Skip to main content

Europos Parlamente įvyko Baltijos Asamblėjos ir Šiaurės Tarybos delegacijų susitikimas su Europos Parlamento nariais iš Baltijos ir Skandinavijos valstybių

|   Susitikimai

Briuselis, 2018 02 22.

Šiandien Europos Parlamente įvyko Baltijos Asamblėjos ir Šiaurės Tarybos delegacijų susitikimas su Europos Parlamento nariais iš Baltijos ir Skandinavijos valstybių. Dalyvavau jame, kalbėjau apie Europos bendradarbiavimą saugumo ir gynybos srityje. 
Mano kalbos tezes (anglų kalba) rasite čia:

Laima Andrikiene MEP on European Security and Defence Cooperation
22 February 2018

Today’s security environment calls for a stronger and more responsive Europe. Europe had to admit that peace, freedom, security and justice are not to be taken for granted.

In the East, we have Russia’s military aggression and hybrid war against Ukraine and the illegal annexation of Crimea – a main security challenge for Europe.

In the South, the Mediterranean, we are facing a series of instability and threats running from Syria and Iraq in the Middle-East to Libya and other countries in the region.

The rise of extremism and terrorism, weapons trafficking and refugee smuggling, new hybrid threats such as cyberattacks and propaganda, find their ways deep into our societies and substantially challenge our internal security and the safety of our citizens.

Our capacity to ensure peace and stability on our continent and in our own neighbourhood and to prevent threats from inside and outside must be put at the heart of Europe’s action. Just as there are artificial barriers between internal and external policies that need to be overcome.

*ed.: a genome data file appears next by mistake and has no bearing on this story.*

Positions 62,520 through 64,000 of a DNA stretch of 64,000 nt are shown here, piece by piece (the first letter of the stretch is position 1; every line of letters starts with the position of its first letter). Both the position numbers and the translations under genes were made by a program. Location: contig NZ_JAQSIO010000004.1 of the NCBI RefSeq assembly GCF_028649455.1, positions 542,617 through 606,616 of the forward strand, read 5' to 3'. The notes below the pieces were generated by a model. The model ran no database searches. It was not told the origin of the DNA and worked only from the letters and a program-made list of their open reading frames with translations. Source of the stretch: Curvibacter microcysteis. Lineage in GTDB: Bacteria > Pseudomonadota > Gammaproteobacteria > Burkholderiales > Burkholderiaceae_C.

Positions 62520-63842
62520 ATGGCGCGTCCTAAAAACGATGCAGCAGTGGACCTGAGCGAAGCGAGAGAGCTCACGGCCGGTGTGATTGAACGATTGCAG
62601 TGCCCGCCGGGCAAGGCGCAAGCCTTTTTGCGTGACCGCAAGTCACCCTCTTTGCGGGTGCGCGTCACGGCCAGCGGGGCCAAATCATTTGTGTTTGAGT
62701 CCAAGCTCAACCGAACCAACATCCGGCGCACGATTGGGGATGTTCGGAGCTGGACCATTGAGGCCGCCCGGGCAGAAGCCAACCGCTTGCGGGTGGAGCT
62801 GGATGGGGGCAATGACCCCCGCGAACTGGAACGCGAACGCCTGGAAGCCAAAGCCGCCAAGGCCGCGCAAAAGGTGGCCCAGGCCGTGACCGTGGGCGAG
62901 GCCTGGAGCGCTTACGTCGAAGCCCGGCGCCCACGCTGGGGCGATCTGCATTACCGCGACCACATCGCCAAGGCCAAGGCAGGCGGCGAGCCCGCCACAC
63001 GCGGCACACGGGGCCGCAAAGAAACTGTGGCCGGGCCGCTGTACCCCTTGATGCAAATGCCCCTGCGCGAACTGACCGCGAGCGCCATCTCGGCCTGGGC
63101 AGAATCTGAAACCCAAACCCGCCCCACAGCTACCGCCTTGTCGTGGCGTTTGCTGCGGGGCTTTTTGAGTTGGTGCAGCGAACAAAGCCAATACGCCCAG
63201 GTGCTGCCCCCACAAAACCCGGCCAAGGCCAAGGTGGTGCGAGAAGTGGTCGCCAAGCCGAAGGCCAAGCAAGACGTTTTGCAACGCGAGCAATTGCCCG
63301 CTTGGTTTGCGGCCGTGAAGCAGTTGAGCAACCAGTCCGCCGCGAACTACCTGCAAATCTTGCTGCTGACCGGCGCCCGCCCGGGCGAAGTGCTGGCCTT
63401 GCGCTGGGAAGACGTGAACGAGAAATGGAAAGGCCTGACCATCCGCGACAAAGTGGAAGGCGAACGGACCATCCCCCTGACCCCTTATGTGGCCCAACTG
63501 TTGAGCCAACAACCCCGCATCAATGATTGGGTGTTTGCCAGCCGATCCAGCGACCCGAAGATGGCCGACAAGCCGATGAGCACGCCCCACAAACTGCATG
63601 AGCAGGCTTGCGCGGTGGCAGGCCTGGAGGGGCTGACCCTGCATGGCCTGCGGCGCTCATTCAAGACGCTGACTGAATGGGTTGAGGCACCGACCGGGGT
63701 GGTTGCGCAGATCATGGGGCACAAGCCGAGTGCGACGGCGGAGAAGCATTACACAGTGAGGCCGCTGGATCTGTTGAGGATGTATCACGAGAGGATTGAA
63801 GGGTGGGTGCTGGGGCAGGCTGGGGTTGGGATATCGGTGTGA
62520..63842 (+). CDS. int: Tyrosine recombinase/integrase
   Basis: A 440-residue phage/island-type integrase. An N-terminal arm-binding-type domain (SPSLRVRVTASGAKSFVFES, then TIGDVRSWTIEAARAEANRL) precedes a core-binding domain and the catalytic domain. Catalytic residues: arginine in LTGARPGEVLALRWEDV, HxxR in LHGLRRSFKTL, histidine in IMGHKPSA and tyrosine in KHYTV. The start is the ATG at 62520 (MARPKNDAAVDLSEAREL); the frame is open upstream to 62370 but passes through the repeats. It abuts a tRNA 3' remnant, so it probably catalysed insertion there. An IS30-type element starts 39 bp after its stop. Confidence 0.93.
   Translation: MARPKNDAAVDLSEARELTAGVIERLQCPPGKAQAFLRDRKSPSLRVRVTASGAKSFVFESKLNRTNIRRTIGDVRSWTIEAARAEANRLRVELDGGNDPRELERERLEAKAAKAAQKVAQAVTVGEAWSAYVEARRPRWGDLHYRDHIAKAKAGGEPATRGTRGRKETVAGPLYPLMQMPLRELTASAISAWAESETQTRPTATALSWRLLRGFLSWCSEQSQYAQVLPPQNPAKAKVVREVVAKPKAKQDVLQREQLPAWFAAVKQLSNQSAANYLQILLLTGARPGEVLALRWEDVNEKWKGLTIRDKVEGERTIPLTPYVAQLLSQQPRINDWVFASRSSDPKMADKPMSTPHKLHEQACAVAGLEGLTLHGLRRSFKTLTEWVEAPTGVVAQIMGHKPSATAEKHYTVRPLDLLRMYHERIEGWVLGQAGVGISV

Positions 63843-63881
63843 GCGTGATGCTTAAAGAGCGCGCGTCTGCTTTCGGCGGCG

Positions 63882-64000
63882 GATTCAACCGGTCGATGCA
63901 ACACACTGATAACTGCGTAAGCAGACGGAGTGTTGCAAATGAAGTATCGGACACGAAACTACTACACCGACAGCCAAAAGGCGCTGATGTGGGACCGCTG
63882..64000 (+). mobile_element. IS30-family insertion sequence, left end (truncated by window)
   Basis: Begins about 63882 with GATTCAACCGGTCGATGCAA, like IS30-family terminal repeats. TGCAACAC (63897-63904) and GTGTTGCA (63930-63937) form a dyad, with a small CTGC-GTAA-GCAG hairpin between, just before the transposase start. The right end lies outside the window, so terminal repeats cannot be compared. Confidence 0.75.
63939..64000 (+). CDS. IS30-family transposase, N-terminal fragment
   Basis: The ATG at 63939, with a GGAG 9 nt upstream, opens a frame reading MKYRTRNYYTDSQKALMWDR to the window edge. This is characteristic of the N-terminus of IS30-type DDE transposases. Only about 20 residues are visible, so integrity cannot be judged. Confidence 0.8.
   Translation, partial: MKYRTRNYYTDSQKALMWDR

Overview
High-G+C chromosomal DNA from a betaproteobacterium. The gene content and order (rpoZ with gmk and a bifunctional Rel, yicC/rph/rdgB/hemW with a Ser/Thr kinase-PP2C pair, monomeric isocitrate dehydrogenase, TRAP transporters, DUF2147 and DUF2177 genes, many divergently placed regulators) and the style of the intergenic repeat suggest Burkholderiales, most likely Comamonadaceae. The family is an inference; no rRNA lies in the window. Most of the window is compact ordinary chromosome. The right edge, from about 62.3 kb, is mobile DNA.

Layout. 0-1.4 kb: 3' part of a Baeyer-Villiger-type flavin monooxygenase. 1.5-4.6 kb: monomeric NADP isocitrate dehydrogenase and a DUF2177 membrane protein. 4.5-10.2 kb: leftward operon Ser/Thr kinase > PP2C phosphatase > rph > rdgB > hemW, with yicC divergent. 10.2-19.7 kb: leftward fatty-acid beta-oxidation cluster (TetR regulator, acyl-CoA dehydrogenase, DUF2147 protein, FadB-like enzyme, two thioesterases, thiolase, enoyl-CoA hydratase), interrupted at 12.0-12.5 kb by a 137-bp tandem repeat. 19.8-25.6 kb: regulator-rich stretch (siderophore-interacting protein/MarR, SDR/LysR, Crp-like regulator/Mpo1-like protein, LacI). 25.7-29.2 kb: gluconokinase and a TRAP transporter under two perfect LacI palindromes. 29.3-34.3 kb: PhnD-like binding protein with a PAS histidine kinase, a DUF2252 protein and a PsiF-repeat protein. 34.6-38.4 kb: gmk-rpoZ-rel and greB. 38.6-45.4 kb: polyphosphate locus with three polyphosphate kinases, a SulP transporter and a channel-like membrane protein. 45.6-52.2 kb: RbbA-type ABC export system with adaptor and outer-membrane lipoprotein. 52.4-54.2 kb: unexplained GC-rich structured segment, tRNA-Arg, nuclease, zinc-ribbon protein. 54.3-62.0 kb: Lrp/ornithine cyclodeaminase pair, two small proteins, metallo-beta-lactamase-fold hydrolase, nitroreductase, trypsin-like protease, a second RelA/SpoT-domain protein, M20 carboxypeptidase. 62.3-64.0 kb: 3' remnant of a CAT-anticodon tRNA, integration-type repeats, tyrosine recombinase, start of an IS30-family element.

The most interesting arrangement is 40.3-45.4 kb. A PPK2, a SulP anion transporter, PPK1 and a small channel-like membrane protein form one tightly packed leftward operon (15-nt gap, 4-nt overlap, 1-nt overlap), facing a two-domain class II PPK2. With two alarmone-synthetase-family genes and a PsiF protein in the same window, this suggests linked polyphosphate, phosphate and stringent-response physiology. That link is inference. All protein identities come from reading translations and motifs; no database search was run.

We have to take into account that after Brexit 80 per cent of NATO funding will be coming from non-EU Member States (US, Canada, Norway, Turkey, Iceland, UK...).

Europe has been underinvesting and duplicating investment without coordination in defence for many years, and EU member states must individually and collectively step up their efforts with efficient and purposeful investment. In the defence sector we can also do more with less, especially benefiting from closer cooperation at EU level.

For example, Europe is wasting 26.4 billion Euro per year due to duplication, overcapacity and barriers to defence procurement.

In general, EU countries are spending around 200 billion EUR on Security and Defence per year but by working together and reducing duplication we can save from 25 to100 billion EUR per year. This could be done by reducing types of military vehicles, aircrafts, ships.

Nevertheless, since the EU presented its Global Strategy a lot has been achieved in the field of security and defence. New instruments and tools for more defence cooperation among member states have been created and existing legal frameworks activated.

The European Defence Fund for instance provides an example of how increased cooperation will deliver concrete benefits. The Fund will coordinate, supplement and amplify national investments in defence. Through joint investment, member states will be able to develop defence technology and equipment that would otherwise not have be achievable. The Fund will also encourage innovation and allow economies of scale so that the EU defence industry can become more efficient and more competitive.

It is an opportunity to invest together, to innovate and create jobs, support the economy and to provide the most technologically advanced equipment to European soldiers.

The latest achievement was adopted by the Council on 11 December 2017, a decision to establish Permanent Structured Cooperation (PESCO), less than a month after receiving a joint notification by member states of their intention to participate.

Over the last two decades, the move towards cooperation has intensified and PESCO is the latest initiative to jointly develop European military capabilities. Also, for the first time, collaborative projects in defence technology, such as the development of marine surveillance drones, might be co-financed directly by the EU.

This permanent framework for defence cooperation will allow the 25 willing and able member states who signed up to develop jointly defence capabilities, invest in shared projects, and enhance the operational readiness and contribution of their armed forces.